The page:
Nationally recognized Wyoming entrepreneur spreads human trafficking awareness

CHEYENNE, Wyo. (Wyoming News Now) – A Wyoming lawyer was recently recognized by USA Today as one of the “Women of the Year”. Ashleigh Chapman is the President and CEO of the Alliance for Freedom, Restoration and Justice (AFRJ).

Ashleigh works as a human rights lawyer, and made the decision to dedicate her life to be an advocate at a young age.

“I dedicated my life to it then, I just went to my parents are said, ‘I think I need to be a lawyer, this is what I think I am on this planet to do,’ so that is sort of my catalyst moment,” said Chapman.

Ashleigh was selected as one of the 60 women recognized nationwide. She does not know who nominated her, but is honored to have been selected.

“As far as I’m concerned, it is a team award,” Chapman said. “We just have amazing humans on our team, and amazing women, especially, who have been spearheading leadership on all of these things.”

The work her and her team have done to combat human trafficking goes beyond the state of Wyoming.

“When we don’t know all of the different ways that human trafficking really does happen, especially in this country, then we are missing seeing it in our own communities.”

A member of Wyoming’s Human Trafficking Task Force, Chapman said awareness is increasing in the Cowboy State, but resources are lacking for training, identification and reintegration for victims.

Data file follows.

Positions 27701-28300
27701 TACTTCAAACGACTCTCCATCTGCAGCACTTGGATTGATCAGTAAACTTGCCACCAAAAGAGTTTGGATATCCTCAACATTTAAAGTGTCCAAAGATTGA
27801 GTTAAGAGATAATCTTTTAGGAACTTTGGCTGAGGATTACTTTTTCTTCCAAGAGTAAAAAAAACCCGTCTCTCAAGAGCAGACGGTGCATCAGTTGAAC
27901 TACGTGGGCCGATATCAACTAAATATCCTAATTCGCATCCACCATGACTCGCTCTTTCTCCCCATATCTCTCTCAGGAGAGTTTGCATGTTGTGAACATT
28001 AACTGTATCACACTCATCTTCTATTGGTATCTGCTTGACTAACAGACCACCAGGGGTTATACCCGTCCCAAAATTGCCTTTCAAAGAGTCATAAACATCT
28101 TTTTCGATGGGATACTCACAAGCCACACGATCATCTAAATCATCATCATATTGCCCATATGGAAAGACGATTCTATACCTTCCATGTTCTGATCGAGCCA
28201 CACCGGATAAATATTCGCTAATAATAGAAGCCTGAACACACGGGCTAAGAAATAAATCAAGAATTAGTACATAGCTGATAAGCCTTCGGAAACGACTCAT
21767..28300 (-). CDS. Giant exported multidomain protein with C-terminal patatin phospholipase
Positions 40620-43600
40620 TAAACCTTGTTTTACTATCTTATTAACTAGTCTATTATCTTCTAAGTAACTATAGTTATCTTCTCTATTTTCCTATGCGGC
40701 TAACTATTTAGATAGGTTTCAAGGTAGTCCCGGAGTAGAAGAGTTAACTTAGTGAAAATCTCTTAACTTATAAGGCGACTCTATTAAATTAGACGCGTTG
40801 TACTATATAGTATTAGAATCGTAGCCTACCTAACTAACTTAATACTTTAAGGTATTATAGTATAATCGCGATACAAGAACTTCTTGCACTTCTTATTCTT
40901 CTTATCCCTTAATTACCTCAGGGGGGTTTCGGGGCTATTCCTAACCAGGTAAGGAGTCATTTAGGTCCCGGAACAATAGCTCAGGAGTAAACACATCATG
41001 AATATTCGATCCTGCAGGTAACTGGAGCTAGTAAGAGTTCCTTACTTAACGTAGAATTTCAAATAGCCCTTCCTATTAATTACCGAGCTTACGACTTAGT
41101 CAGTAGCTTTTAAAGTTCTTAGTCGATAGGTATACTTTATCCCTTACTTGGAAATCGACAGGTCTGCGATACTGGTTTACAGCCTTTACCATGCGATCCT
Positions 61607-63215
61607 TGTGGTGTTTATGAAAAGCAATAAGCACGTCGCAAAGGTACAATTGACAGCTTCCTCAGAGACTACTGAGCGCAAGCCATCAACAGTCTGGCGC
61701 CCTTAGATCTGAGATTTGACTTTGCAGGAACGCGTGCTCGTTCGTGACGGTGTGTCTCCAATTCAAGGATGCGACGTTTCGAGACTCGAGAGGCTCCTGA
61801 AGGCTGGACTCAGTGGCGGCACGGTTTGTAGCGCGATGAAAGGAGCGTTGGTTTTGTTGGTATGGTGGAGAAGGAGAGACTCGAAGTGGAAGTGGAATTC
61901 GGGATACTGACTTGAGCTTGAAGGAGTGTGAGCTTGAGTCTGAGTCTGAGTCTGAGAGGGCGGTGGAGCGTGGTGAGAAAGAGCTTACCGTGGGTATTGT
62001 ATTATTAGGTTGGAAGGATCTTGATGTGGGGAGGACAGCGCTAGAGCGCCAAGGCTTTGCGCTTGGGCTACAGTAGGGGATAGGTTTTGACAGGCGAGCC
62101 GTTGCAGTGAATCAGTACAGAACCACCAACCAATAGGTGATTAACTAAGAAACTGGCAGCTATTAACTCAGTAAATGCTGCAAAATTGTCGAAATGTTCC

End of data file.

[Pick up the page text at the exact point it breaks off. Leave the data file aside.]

Ashleigh has trained law enforcement, healthcare personnel and concerned citizens to be able to identify the signs of trafficking.

“When communities are strong, vulnerabilities are less, which decreases the likelihood of such a thing as human trafficking from happening,” Chapman said.

In addition to education and outreach, Chapman is a burgeoning entrepreneur.

The University of Wyoming’s Impact 307, an incubator for new businesses and entrepreneurs, helped develop Chapman’s business, Altus Solutions.

As a business-alternative to fundraising, the business-side uses tech and education to bring in funds for the non-profit-side.

“We could power, scale these solutions through impact investments in a business skin that would create an ROI [Return On Investment] for investors, but the profits of the company would be continually poured over into building solutions that help people who are hurting,” said Chapman.

Chapman said she hopes the concept will spark a movement in the cowboy state.

“It’s a big idea, it’s kind of a pioneering one, so I thank you, Wyoming, for having that spirit too. It has not really been done before, and we are pretty excited to see what it will look like on the other side.”

You can take a free, one hour human trafficking awareness course here.

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